Wednesday, December 14, 2011

Germany: Head count reductions in Germany - mandatory age discrimination?

Bernd Weller, Partner, Heuking Kuhn Luer Wojtek, Frankfurt am Main

It is well known that the laws of the European Union provide for several directives and principles aiming at the prevention of discrimination, in particular age discrimination. In Germany, the European anti-discrimination directives were implemented in 2006 by the Equal Treatment Act (“Allgemeines Gleichbehandlungsgesetz”). The Equal Treatment Act forbids the discrimination of employees based on their gender, age, disability, race and origin as well as religion and belief. At the same time, “discriminatory” behaviour was and still is an integral part of German culture and society. Whenever an employer implements headcount reductions for operational reasons, the German Protection against Dismissal Act (“Kündigungsschutzgesetz”) requires employers to base the selection of the employees, i.e. the dismissal decision, on the employees’ age, seniority, alimony duties and severe disability. Other criteria like performance shall not be considered.

At first glance, the demands of the German Protection against Dismissal Act seem to be discriminatory and contrary to European law. As a consequence, many expected the Federal German Labour Court (“Bundesarbeitsgericht, BAG”) to declare the German Protection against Dismissal Act at least partially void insofar as it demands that employee age be considered.

When it comes to mass dismissals, many questions trigger age-discrimination. Does the length of the notice period length depend on employee age? Are older employees per se protected against dismissal? Are younger employees always the ones to be dismissed? Must the employer pay higher severance to older employees or less?

Notice periods

According to statutory German law, Sec. 622 of the German Civil Code (“Bürgerliches Gesetzbuch”), the length of notice period depends on the years of service of the employee concerned. The longer an employee is with the company, the longer the notice period becomes. The law, however, says that years with the company are only relevant if the employee is older than 25. In other words, the notice period of a 28 year old employee who joined a company at the age of 16 is only one month. A 30 year old employee’s notice period, who joined at the age of 25, is 2 months. It took some time, but in the end both German courts and the European Court of Justice (C‑555/07) declared this stipulation to be discriminatory and void. Hence, the age-relation in Sec. 622 of the German Civil Code does not exist any more. At the same time it has become common sense that similar provisions – whether in statutes or contracts – are therefore also invalid.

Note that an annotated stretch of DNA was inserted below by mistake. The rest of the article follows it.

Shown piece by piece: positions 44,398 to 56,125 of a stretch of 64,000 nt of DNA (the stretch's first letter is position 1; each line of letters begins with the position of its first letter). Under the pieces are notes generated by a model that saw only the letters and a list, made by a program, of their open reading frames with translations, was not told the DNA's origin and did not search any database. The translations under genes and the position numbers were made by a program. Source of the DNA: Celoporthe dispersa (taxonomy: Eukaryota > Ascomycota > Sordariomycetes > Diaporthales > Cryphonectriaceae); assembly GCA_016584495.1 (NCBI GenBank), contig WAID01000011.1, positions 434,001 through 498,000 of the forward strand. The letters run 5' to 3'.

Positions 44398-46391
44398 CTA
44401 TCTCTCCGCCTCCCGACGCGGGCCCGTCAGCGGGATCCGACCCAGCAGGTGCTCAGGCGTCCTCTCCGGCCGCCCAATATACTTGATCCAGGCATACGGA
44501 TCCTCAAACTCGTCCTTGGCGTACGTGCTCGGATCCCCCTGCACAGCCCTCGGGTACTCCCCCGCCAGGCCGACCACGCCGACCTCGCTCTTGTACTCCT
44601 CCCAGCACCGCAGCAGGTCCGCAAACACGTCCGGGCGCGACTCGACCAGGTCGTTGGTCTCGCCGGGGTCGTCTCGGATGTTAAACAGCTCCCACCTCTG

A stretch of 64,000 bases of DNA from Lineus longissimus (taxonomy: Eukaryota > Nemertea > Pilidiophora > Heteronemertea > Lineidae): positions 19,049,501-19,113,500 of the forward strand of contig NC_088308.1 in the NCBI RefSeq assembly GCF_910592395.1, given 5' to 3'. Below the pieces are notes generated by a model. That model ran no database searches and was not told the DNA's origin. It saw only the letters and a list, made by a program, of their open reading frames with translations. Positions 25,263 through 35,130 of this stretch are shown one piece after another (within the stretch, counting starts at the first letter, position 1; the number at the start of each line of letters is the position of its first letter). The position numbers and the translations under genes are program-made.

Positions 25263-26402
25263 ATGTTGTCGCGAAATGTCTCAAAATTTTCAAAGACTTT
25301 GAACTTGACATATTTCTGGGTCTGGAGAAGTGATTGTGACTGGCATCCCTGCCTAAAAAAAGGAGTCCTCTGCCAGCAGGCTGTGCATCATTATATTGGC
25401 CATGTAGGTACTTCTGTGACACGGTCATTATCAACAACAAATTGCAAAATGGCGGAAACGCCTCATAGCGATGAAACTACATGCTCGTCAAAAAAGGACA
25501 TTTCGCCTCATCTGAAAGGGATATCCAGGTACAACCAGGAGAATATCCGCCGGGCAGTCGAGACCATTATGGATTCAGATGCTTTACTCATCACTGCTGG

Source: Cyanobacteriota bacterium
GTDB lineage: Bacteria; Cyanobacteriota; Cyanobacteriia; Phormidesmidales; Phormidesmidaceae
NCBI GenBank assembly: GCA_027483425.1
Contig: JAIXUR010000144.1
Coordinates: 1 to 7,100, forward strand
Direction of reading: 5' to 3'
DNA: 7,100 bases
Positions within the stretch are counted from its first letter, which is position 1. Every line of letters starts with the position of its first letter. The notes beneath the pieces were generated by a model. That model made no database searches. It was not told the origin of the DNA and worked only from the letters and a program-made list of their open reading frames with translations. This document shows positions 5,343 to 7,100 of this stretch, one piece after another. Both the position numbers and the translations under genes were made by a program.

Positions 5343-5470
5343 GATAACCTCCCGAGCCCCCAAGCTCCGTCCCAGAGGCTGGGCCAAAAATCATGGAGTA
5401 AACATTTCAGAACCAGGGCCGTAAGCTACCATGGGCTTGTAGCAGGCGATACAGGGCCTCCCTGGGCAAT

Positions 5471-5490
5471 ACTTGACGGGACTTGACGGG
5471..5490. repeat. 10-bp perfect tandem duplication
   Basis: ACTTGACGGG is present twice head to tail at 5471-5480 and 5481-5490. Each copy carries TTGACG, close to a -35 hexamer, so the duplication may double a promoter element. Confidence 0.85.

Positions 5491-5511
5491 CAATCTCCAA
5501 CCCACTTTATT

Special protection against dismissal because of age

Many collective bargaining agreements (“Tarifverträge”) still provide for clauses according to which employees enjoy special protection as soon as they reach a specified age and seniority. Most of them require an age beyond 50 or 55 and a seniority of more than 15 or 20 years. Because of the link to seniority, many believe that such clauses are valid. There are, however, particular provisions that cause serious concerns. Pursuant to a collective bargaining agreement of the metal industry sector in Baden-Württemberg, employees with a seniority of more than 3 years cannot be dismissed if they are more than 53 years old. Given the relative unimportance of the seniority-related criterion in this agreement, the protection against dismissal in effect depends on age only. So far, no court has held that particular agreement invalid. It can be expected, however, that the European Court of Justice will have a different view on this issue. And that is a common situation in German employment law at the moment. After only five years of the Equal Treatment Act’s implementation, many questions have already been raised and answered. Many more questions are as yet unanswered.

For an employer, this situation results in significant legal and financial risks. Should he treat an employee in line with the (quite likely void) collective bargaining agreement and dismiss others? In that case the dismissed employee might escalate the dispute to the European Court of Justice just to find out after years of litigation that the dismissal was void and the employer must pay and employ the dismissed employee. In the other case, the employer risks losing all German court proceedings just to be approved by the European Court of Justice years later. In the end, no employer will litigate for years; the result instead will be more expensive redundancy packages.

Selection of employees to be dismissed